“That would be very kind of you,” said Buddy. “How are the cheeseburgers? I haven’t eaten in a few hours. Are you hungry, Waylon?”
“Only if you’re paying,” said Waylon. Both men, as well as Betty, all shared a laugh.
“I betcha that every diner in Iowa claims to have the best cheeseburgers,” said Betty. “But when I tell you that Millie’s has the best cheeseburgers in all of Iowa, then I mean that Millie’s has the best goddamn cheeseburgers in all of Iowa.”
“Well in that case, we’ll get two cheeseburgers and fries,” said Buddy. “Along with the coffees.”
“You got it,” said Betty. As Betty walked toward the kitchen, Waylon once again found himself checking out her sexy body.
“I’ll tell you Buddy, I’d love to skip the meal and go straight for dessert, if you catch my drift,” said Waylon, with a smile. “How do you help yourself, knowing that you could have any piece of tail that you set your sights on?”
“Why settle for a cheeseburger, when I have a steak at home?” asked Buddy. Both men shared a laugh. “So what’s been on your mind?”
“Can’t we just skip the serious talk for a few minutes,” asked Waylon. “I really am starving.”
“You and me both,” said Buddy. “If she brings out the cheeseburgers in the next five minutes, you can eat mine as well.”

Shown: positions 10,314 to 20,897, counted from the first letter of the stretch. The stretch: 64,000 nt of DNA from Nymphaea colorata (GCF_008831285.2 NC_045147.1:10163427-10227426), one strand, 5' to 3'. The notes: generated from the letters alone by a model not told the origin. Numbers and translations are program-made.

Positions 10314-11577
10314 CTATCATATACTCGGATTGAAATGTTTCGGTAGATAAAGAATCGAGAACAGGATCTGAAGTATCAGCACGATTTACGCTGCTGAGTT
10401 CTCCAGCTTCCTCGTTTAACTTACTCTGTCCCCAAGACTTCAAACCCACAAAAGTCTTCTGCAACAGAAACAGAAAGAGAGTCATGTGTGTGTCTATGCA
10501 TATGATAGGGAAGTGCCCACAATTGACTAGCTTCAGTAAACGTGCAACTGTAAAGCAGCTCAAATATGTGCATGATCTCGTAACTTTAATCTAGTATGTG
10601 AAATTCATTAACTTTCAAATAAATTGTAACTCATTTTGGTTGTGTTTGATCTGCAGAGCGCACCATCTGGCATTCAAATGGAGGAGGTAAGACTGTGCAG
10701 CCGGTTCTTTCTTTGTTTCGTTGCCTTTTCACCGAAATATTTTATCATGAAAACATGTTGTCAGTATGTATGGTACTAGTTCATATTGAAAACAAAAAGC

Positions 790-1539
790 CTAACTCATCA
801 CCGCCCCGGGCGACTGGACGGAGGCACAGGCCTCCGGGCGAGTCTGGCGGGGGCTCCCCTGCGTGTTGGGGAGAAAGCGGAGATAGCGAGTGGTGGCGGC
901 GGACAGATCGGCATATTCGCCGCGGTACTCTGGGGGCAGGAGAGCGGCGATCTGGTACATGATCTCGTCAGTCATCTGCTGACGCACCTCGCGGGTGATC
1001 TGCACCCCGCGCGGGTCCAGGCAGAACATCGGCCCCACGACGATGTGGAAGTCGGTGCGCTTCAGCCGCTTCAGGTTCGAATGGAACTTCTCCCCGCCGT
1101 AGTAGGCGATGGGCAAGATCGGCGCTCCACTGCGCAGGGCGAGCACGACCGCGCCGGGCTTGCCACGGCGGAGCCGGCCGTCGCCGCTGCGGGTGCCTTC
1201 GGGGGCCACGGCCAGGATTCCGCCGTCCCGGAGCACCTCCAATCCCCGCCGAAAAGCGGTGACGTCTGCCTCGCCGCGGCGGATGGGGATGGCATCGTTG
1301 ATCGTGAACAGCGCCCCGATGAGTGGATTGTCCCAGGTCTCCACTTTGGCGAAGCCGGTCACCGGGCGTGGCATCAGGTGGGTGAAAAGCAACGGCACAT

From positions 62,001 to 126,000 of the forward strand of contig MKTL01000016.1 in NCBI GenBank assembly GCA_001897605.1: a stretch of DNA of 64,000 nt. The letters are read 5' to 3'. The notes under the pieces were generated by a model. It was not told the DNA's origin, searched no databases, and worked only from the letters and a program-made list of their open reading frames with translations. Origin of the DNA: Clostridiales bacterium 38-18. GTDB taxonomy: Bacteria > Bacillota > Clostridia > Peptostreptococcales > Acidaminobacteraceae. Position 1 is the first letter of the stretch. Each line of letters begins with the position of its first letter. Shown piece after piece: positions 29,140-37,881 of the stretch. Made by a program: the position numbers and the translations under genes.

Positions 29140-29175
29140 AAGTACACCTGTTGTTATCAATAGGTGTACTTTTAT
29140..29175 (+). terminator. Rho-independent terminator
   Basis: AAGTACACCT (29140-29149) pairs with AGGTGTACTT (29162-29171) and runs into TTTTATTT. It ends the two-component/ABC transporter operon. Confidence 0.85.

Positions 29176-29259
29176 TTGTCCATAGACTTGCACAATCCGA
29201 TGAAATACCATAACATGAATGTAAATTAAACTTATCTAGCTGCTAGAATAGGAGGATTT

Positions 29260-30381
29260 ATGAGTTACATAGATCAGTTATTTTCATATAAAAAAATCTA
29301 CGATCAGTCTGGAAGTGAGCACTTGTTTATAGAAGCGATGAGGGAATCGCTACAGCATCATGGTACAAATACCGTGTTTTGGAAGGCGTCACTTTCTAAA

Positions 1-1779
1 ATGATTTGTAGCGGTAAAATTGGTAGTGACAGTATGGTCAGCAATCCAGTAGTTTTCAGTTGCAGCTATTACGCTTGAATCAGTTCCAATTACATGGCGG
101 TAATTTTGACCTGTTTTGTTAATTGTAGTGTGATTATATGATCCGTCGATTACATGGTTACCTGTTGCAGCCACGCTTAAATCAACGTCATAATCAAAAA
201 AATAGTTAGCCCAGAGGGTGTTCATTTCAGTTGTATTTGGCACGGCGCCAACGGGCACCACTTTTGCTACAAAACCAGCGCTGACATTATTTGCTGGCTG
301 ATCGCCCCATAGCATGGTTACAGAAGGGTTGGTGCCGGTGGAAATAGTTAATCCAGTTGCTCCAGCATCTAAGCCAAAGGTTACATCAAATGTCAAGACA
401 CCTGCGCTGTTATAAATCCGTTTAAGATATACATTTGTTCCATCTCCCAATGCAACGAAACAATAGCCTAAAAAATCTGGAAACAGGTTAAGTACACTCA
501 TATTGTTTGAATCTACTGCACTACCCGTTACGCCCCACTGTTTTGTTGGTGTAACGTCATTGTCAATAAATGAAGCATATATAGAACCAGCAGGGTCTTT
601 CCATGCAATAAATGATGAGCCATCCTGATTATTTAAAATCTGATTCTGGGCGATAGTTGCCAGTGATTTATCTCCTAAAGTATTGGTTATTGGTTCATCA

“I already cost you your seat aboard the plane,” said Waylon. “And you’d be prepared to give me your burger?”
“I would if I didn’t want food poisoning, which is what you’d get with a burger on the stove for only five minutes,” said Buddy. “You know, going back ten years as I was growing up in Lubbock, I had envisioned all of this. The fame, the success, all of it. None of it has come as a surprise. I’m not arrogant either. You know this. But sometimes, and I believe this wholeheartedly, if you are on the right track, then it can feel like walking on water. That how you feel?”
“Not lately,” said Waylon. “I mean, to have the opportunity to play with you and the boys during this winter tour, or whatever the hell you call it, it’s been the opportunity of a lifetime. You’ve been one hell of a mentor to me. Maybe this is my pride talking, but playing in a rock and roll band, rather than playing for myself, has made me feel like a fly on the wall... country is where my heart is. I hope you don’t take what I’m saying as a sign of me being ungrateful, because that’s not my intention. It’s just --”